In a past that shouldn’t seem as distant as it feels, my father and I traveled the woods together. I walked beside him as he pointed out flashes of color. I waited in the dark as we called to owls. I awakened early, in murky dawns, to visit smelly salt marshes and fix spotting scopes on wading birds. These memories flicker at the edge of my past, appearing as suddenly as the first live owl I ever saw. Late at night, I rode beside my father in his GMC. We wore black trash bags as improvised ponchos, and the rain outside continued to fall as it had all day. Under a canopy of trees, the night seemed absolute, barely ruptured by the truck’s headlights. Above us, then, appearing like a portent, or an angel, or bolt of feathered energy, a Great Horned Owl hovered. His mottled underbelly glided just above the windshield, for a moment so brief it survives only as memory, not story. Then it disappeared.
Matthew Ferrence, “Spaces Between”
Here now, in the last twitches of summer, where weather has turned quickly from a cool summer to solidified autumn, a Barred Owl has taken to calling from the woods near my house. The call first appeared a bit more than a week ago, the familiar four beat syncopation, hmm hmm hm-hmmmmm. I awoke that first night, cool air streaming through the open window, the clock declaring it half past three, and I listened while the owl called into the night. Last night, the owl called again, as it did two nights before as well, wresting me from sleep now even through closed windows. This is not a loud call, the owl clearly perching not in my yard or the neighbors, but down the street, where the road ends and a swatch of ravine separates the small city from forest. But I hear it, wake to it, something about the tonality of owls that cannot be ignored, something about the owl that calls to me alone.
“The point of the recollection of thing, person or event is in large part to reinhabit, to some degree, the former self,” Sven Birkerts writes in The Art of Time in Memoir (26). So it is with owls for me, this most recent night call an echo of other appearances. And reading today, I find myself thinking about these words from Harrison Candelaria Fletcher’s prologue to his collection, Descanso For My Father: “Gazing down at the artifacts, I began to assemble portraits. From the portraits, narratives” (Fletcher 5). I do not intend to write my own narrative here, that of owls calling out from so many nighttimes to so many versions of myself, though I do expect to be haunted by owls for the remainder of my life, haunted in much the same way Fletcher writes of spirits visiting members of his family after death. No, indeed, my intention is to write myself toward a brief discussion of the power of the owl named Tirzah, the most crucial character in the lead essay of the collection, called “Beautiful City of Tirzah.”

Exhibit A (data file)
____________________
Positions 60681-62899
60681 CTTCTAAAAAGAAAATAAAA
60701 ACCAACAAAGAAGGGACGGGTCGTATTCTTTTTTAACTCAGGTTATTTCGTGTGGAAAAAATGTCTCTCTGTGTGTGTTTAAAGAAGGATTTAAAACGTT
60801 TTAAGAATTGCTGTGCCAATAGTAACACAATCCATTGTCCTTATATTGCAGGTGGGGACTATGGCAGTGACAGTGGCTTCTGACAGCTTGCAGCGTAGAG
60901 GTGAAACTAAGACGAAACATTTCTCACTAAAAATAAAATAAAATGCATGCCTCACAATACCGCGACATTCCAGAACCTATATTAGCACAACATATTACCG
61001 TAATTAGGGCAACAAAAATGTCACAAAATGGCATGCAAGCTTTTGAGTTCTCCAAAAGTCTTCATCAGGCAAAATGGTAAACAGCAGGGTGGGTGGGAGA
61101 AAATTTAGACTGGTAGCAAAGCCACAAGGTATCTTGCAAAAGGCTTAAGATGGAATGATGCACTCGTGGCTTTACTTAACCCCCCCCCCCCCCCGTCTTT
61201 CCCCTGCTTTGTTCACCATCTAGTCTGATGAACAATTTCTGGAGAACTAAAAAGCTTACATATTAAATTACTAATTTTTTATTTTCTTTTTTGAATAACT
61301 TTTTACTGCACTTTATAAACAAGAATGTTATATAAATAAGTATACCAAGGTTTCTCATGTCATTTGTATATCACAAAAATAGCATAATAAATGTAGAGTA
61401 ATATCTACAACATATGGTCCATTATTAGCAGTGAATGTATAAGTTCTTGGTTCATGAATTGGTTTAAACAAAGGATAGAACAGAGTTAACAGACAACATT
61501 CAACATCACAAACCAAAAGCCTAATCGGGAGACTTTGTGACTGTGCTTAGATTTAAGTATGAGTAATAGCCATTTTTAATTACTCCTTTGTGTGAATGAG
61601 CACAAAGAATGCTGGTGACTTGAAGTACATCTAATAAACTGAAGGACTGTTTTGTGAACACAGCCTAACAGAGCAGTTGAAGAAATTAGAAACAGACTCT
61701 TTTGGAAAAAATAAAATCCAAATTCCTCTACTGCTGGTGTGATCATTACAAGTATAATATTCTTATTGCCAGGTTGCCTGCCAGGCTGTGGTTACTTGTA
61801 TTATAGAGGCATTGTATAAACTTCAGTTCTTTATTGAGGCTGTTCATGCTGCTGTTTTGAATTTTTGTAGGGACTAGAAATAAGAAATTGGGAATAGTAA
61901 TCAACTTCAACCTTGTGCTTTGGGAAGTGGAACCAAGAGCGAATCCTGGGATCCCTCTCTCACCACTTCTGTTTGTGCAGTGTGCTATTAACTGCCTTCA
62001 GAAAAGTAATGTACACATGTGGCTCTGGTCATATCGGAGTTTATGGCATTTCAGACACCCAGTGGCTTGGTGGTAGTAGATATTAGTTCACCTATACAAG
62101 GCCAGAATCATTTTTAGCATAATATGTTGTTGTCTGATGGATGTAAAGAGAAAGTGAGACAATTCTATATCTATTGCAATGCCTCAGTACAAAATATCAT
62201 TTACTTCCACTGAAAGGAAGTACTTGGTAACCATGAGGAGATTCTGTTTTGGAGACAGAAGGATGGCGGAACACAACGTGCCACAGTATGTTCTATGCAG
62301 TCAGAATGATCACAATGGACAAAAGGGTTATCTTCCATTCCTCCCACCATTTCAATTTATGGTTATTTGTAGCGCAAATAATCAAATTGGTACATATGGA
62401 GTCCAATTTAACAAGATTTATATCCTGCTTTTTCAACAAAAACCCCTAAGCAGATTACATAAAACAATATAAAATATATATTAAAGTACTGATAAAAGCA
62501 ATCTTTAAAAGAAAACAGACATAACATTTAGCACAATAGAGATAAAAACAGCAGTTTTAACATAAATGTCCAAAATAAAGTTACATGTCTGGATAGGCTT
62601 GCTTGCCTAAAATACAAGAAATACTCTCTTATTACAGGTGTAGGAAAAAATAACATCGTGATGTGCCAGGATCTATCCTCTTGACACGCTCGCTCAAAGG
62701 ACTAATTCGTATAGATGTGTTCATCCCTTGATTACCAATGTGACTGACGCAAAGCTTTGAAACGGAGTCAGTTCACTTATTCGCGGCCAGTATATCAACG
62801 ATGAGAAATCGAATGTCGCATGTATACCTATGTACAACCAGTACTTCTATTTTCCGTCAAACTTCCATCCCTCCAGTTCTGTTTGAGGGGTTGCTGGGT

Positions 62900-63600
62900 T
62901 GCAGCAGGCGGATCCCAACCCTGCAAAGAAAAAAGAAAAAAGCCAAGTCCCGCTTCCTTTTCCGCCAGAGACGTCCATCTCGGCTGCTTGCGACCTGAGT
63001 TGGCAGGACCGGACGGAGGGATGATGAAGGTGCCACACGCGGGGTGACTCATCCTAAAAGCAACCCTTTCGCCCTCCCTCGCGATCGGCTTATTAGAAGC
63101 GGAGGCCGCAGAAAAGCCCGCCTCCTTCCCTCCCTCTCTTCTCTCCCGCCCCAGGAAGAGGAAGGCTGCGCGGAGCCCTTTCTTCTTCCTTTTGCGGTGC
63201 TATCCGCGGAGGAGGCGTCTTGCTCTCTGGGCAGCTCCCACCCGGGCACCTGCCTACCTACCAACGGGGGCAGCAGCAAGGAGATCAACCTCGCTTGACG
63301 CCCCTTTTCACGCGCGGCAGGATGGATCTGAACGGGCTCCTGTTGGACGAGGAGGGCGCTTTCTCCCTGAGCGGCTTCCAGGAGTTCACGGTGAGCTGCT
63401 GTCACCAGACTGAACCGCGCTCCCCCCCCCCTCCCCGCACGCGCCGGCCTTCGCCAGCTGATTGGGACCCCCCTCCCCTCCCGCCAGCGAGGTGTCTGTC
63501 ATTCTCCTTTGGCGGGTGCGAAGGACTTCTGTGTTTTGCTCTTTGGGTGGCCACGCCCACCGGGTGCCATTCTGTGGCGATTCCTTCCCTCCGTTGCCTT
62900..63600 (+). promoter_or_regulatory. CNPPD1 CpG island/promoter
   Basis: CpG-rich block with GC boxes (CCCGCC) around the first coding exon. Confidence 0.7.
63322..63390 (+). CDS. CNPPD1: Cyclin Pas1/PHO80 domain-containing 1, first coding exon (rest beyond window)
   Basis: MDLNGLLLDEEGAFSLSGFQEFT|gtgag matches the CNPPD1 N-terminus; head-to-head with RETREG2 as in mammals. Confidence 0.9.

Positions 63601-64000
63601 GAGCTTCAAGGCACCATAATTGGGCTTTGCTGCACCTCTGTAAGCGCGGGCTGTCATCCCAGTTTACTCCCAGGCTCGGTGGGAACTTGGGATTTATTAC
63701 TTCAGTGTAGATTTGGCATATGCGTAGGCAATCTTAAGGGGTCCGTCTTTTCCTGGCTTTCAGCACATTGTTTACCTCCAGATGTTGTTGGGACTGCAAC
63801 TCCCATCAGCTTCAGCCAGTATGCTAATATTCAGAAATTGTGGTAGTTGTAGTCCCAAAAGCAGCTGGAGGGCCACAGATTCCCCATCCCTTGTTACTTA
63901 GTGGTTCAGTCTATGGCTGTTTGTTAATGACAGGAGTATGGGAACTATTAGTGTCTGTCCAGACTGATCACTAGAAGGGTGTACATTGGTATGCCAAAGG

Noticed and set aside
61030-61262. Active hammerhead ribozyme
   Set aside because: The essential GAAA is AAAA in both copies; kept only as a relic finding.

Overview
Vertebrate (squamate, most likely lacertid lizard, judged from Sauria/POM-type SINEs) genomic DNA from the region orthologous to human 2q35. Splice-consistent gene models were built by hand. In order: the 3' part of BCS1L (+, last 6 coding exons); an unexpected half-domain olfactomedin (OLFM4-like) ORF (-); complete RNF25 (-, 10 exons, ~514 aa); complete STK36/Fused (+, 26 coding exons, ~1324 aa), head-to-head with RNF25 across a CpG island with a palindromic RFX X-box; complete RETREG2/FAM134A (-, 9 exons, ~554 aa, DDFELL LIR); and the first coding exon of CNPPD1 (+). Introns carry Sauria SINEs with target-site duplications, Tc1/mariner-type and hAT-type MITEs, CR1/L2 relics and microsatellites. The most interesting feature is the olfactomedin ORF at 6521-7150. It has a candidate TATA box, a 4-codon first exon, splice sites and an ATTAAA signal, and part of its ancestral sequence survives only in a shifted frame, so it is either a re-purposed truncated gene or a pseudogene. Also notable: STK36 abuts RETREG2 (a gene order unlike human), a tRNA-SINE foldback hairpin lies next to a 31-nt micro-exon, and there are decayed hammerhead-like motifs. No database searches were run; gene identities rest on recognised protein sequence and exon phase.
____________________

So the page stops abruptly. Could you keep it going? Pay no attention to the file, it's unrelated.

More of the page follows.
This autumn marks the fourth I have taught that essay, but the first that I have taught it as part of a study of the recently-published collection. And I must report that I find the essay near-perfect, as fine an example of recognizing the power of metaphor circling a life as I can find. The motion of Tirzah in the essay leads both reader and narrator toward objects of note. Owls are, as grandmother Desolina declares, omens, if not bad, at least “messengers of the night” (11) as she tells the childhood Harrison, narrator of the essay. Structurally, it is precisely the motion and effect of the singular owl, Tirzah, that I find so fascinating.